Chocolate Sugar Cookies

These chocolate sugar cookies boast wonderful chocolate flavor, thick centers, crisp edges, and have plenty of room for decorating icing! Use your favorite cookie cutters and try my classic royal icing or easy glaze icing.

These are the best soft chocolate sugar cookies you will ever make! It's an easy recipe and they are so fun to decorate! Recipe on

I’m admitting it: it’s taken me awhile to perfect the chocolate sugar cookie. And I only bring you the best when it comes to sugar cookies. I swear on sprinkles.

These chocolate sugar cookies are fantastic! Not only are they the perfect balance of chocolate and buttery goodness, they’re incredibly simple. They’re crisp on the edges, soft in the center, and the icing sets within a couple hours so you can stack them, gift them, wrap them, eat them all immediately because they will call out your name as you walk by.

Chocolate temptresses, they are.

These are the best soft chocolate sugar cookies you will ever make! It's an easy recipe and they are so fun to decorate! Recipe on

Behind the Recipe

This is a completely basic recipe. There’s nothing strange or complicated and I can guarantee you have most of the ingredients in your kitchen this very second. The recipe is adapted from my original sugar cookies. Using that recipe as the base, I added cocoa powder for chocolate flavor. We’ll use more baking powder for extra lift and if you remember my article about dutch-process vs natural cocoa powder, you know that dutch-process cocoa powder is typically paired with baking powder. But you can actually use either dutch-process or natural cocoa powder in this cookie recipe because things are only tricky when baking soda is involved– that’s when you most likely need to use the acidic natural cocoa powder.

Anyway, so yes– easy ingredients in this chocolate sugar cookie recipe and you can use whatever cocoa powder you like best! I suggest a high quality, incredibly tasty cocoa powder. Two I love are Hershey’s special dark and Ghirardelli 100% unsweetened cocoa.

How to make chocolate sugar cookies! Recipe on

Tip: sifting the flour and cocoa powder together is imperative. This ensures the two are perfectly blended and aerated. Rids any lumps, too.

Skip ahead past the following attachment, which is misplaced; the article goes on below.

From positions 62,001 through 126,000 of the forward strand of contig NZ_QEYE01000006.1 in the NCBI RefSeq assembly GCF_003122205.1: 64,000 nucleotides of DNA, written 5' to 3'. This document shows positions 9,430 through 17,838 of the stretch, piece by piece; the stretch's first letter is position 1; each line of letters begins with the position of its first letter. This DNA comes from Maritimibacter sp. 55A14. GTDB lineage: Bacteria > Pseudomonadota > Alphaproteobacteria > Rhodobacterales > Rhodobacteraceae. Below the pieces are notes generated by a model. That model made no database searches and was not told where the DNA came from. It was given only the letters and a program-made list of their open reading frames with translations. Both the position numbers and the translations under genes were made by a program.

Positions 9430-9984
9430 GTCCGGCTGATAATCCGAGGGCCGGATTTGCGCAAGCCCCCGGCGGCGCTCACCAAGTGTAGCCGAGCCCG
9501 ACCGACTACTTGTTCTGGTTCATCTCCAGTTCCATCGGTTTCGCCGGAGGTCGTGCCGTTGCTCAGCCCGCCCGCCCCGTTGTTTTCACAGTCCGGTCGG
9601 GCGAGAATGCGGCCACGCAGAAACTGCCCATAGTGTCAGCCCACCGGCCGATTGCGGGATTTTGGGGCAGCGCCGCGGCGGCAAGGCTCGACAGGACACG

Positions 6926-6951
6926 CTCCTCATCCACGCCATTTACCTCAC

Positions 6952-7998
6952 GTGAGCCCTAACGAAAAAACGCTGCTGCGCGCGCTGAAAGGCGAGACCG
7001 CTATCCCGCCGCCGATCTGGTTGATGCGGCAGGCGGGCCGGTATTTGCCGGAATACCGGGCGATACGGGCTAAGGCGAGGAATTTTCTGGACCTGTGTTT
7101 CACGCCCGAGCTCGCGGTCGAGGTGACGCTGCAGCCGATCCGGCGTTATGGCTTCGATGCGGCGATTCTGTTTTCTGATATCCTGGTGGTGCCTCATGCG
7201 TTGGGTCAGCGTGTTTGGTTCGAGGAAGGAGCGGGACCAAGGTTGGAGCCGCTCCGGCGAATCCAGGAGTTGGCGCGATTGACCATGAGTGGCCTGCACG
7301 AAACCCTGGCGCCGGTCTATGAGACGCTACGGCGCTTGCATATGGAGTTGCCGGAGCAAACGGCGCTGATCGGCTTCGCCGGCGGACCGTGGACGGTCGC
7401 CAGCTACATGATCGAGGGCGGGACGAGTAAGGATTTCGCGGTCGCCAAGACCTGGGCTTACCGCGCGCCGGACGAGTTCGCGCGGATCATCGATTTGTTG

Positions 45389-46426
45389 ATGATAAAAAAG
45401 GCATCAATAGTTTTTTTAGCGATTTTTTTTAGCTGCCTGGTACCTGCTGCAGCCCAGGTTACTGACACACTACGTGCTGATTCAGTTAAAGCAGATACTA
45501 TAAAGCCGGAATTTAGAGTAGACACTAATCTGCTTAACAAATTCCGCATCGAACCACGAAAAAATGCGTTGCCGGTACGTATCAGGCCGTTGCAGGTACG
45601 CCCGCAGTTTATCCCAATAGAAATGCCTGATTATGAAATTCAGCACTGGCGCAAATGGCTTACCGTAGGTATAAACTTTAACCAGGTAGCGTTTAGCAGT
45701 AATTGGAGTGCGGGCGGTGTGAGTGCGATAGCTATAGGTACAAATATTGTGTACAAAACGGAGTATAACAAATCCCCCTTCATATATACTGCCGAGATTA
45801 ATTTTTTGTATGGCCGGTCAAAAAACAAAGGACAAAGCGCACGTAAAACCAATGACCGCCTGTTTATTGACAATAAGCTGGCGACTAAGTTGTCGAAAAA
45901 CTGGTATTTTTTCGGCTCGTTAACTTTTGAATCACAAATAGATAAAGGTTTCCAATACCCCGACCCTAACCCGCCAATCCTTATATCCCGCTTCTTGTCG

Here’s the hand-crank sifter I own and love.

Another tip! Instead of flour, sprinkle cocoa powder on your work surface for rolling out the cookie dough. I roll the dough out on parchment paper, but if you’re using your counter– dust with cocoa powder. Flour is completely tasteless, so might as well use cocoa powder for extra chocolate flavor, right?

How to make chocolate sugar cookies! Recipe on

Like my regular soft cut-out sugar cookies, roll the dough out before chilling it in the refrigerator. With all of my recipe testing, I learned that this method is a lot easier than chilling the cookie dough as a whole and then trying to roll out a cold chunk of dough. You got me? Remember, chilling the cookie dough is KEY. Your cookies will spread all over the place if the dough is not cold and firm.

After 1-2 hours in the refrigerator, the chocolate dough is ready to shape.

How to make chocolate sugar cookies! Recipe on

The chocolate sugar cookies bake up to be soft in the centers and wonderfully crisp on the edges. They’ll take only about 10 minutes in the oven. Super quick!

Chocolate Sugar Cookie Icing

I have TWO icing recipes and you can choose whichever works best for you.

  1. Favorite Royal Icing: Royal icing is my preferred sugar cookie icing because it’s easy to use, dries within 1-2 hours, and doesn’t taste like hardened cement. (It’s on the softer side!) I make it with meringue powder. Meringue powder takes the place of raw egg whites, an ingredient traditionally found in royal icing recipes. Meringue powder eliminates the need for fresh eggs, but still provides the same consistency. You can find meringue powder in some baking aisles, most craft stores with a baking section, and online. The trickiest part is landing on the perfect royal icing consistency, but I provide a video in the royal icing recipe to guide you.
  2. Easy Glaze Icing: You can find my easy glaze icing recipe paired with my Christmas sugar cookies. This icing is easier to make than royal icing because you don’t an electric mixer and the consistency won’t really make or break the outcome. However, it’s thinner than royal icing and doesn’t provide the same sharp detail that royal icing decorations do. It also takes a good 24 hours to dry.

The pictured hearts are decorated with my royal icing using Wilton piping tip #4. If you’re not into piping tips, you can simply dunk the tops of the cookies into the icing like I do with my animal cracker cookies🙂

These are the best soft chocolate sugar cookies you will ever make! It's an easy recipe and they are so fun to decorate! Recipe on

Invite some friends over, round up the kids, and have fun decorating these classic chocolate sugar cookies. And jazz them up with sprinkles!

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Chocolate Sugar Cookies

  • Author: Sally
  • Prep Time: 2 hours
  • Cook Time: 10 minutes
  • Total Time: 4 hours
  • Yield: 24 4-inch cookies
  • Category: Cookies
  • Method: Baking
  • Cuisine: American


These are the best soft chocolate sugar cookies you will ever make. It’s an easy recipe and they are so fun to decorate! Chilling is the most important step, so don’t skip it.